DEONTAY WILDER TO DEFEND WBC HEAVYWEIGHT WORLD CHAMPIONSHIP AGAINST MANDATORY CHALLENGER BERMANE STIVERNE LIVE ON SHOWTIME® ON SATURDAY, NOV. 4 AT BARCLAYS CENTER IN BROOKLYN & PRESENTED BY PREMIER BOXING CHAMPIONS

Wilder vs. Stiverne World Title Rematch Headlines SHOWTIME CHAMPIONSHIP BOXING® Tripleheader Beginning Live At 9 p.m. ET/6 p.m. PT
 

Photo Use Must Credit: Esther Lin/SHOWTIME
BROOKLYN (Oct. 5, 2017) – WBC Heavyweight World Champion Deontay Wilder will defend his title against mandatory challenger Bermane Stiverne on Saturday, Nov. 4 live on SHOWTIME in a rematch of their 2015 world title fight. The event is presented by Premier Boxing Champions from Barclays Center, the home of BROOKLYN BOXING™.
Wilder (38-0, 37 KOs) dethroned defending champion Stiverne in January 2015 via unanimous decision in what was the promising challenger’s toughest fight to date. With the win, Wilder became the first American heavyweight champion in nearly a decade and he has gone on to defend the title five times. Stiverne (25-2-1, 21 KOs) remains the only Wilder opponent to go the distance with the hard-hitting Tuscaloosa, Ala., native who has knocked out every other professional opponent on his long resume.
Tickets for the live event, which is promoted by DiBella Entertainment and TGB Promotions, are on sale now and can be purchased at ticketmaster.com, barclayscenter.com or by calling 800-745-3000. Tickets can also be purchased at the American Express Box Office at Barclays Center. Group discounts are available by calling 844-BKLYN-GP.
The Nov. 4 main event will be the second heavyweight world championship bout to air live on SHOWTIME on back-to-back Saturdays. On Oct. 28 unified heavyweight world champion Anthony Joshua will meet Kubrat Pulev for Joshua’s IBF and WBA world titles in the main event of a fight card from Cardiff, Wales.
After Wilder vs. Stiverne I, Stiverne was hospitalized at University Medical Center in Las Vegas for severe dehydration and muscle damage, which he claimed affected his performance in his first title defense. Stiverne bounced back with a win over Derric Rossy and has been advocating for a rematch since.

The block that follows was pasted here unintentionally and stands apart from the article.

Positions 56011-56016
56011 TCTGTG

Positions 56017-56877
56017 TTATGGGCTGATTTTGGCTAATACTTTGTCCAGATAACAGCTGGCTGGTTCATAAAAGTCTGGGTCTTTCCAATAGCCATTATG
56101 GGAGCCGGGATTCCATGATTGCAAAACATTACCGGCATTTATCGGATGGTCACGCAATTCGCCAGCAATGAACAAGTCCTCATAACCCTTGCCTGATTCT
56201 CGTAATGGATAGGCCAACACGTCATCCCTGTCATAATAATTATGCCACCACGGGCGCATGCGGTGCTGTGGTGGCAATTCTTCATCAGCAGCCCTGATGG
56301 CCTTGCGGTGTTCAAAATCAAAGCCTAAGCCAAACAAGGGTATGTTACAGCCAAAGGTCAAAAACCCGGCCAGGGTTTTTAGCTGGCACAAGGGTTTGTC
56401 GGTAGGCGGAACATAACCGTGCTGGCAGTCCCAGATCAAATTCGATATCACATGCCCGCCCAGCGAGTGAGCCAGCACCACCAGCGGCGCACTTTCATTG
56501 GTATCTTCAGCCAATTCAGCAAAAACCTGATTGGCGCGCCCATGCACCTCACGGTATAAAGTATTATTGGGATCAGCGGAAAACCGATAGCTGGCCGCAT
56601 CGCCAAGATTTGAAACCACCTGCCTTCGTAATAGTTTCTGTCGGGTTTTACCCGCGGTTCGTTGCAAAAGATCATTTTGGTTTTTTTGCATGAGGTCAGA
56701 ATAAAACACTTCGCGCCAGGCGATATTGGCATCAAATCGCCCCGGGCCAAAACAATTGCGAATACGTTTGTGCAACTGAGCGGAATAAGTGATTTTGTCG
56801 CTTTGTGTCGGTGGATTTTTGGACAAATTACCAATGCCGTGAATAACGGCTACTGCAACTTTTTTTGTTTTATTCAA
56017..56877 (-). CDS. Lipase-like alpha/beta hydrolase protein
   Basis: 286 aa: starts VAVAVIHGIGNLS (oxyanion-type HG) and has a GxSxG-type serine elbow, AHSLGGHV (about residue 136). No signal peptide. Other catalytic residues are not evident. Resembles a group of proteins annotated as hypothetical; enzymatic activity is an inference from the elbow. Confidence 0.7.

“Stiverne asked for it, so he’s going to get it,” Wilder said. “Whatever happens happens. Ask and you shall receive. I’m relieved to be getting my mandatory out of the way. At least now I won’t have to deal with that down the road.
“In the first fight, I broke my hand in the third round, and I still dominated. That was a lot of the reason why it went the distance. This time it’s a different day, different time and different fight. This time it won’t end well for him.
“Despite all of these obstacles that are thrown in my path, it still will not stop me from reaching my ultimate goal, which is to be the undisputed heavyweight champion of the world.”
Stiverne replaces Luis Ortiz, who was pulled from the fight by the WBC on Wednesday after he failed a VADA anti-doping test.
“Stiverne will pay for Luis Ortiz screwing up,” Wilder concluded.
Stiverne was in camp preparing to fight Dominic Breazeale in a heavyweight attraction on the Nov. 4 undercard. Now the Haitian-born Las Vegas resident gets a shot at winning back the heavyweight crown he first won with a knockout of Chris Arreola in 2014.
“I am ready, willing and able to seize back my title from Wilder,” Stiverne said. “We all know that Wilder dodged a bullet in the first fight, but not this time. It was my fault, but I learn from my mistakes. On November 4, Wilder will feel my pain.”
After defeating Stiverne, Wilder went on to knockout each of his next five challengers including twice as the headliner on SHOWTIME. Wilder-Stiverne II will be the 10thheavyweight world championship fight to air live on SHOWTIME in the last two years as the heavyweight division continues its resurgence.  
 
“The show must go on, as they say, and Deontay Wilder still plans to put on a show for New York City,” said Lou DiBella, President of DiBella Entertainment and promoter of the stacked Nov. 4 event. “Considering Stiverne’s status as mandatory challenger, he was always going to be a roadblock in Deontay’s quest for heavyweight unification. Now it’s time to see if Deontay can clear that roadblock and continue on his path to becoming the undisputed heavyweight champion and the most recognizable and dominant force in boxing.”
In the SHOWTIME CHAMPIONSHIP BOXING co-feature, former welterweight world champion Shawn Porter will battle perennial contender Adrian Granados in a matchup of two all-action fighters. In the opening bout of the three-fight telecast beginning at 9 p.m. ET/6 p.m. PT, unbeaten contender Sergey Lipinets will take on Akihiro Kondo for the vacant IBF Junior Welterweight World Championship.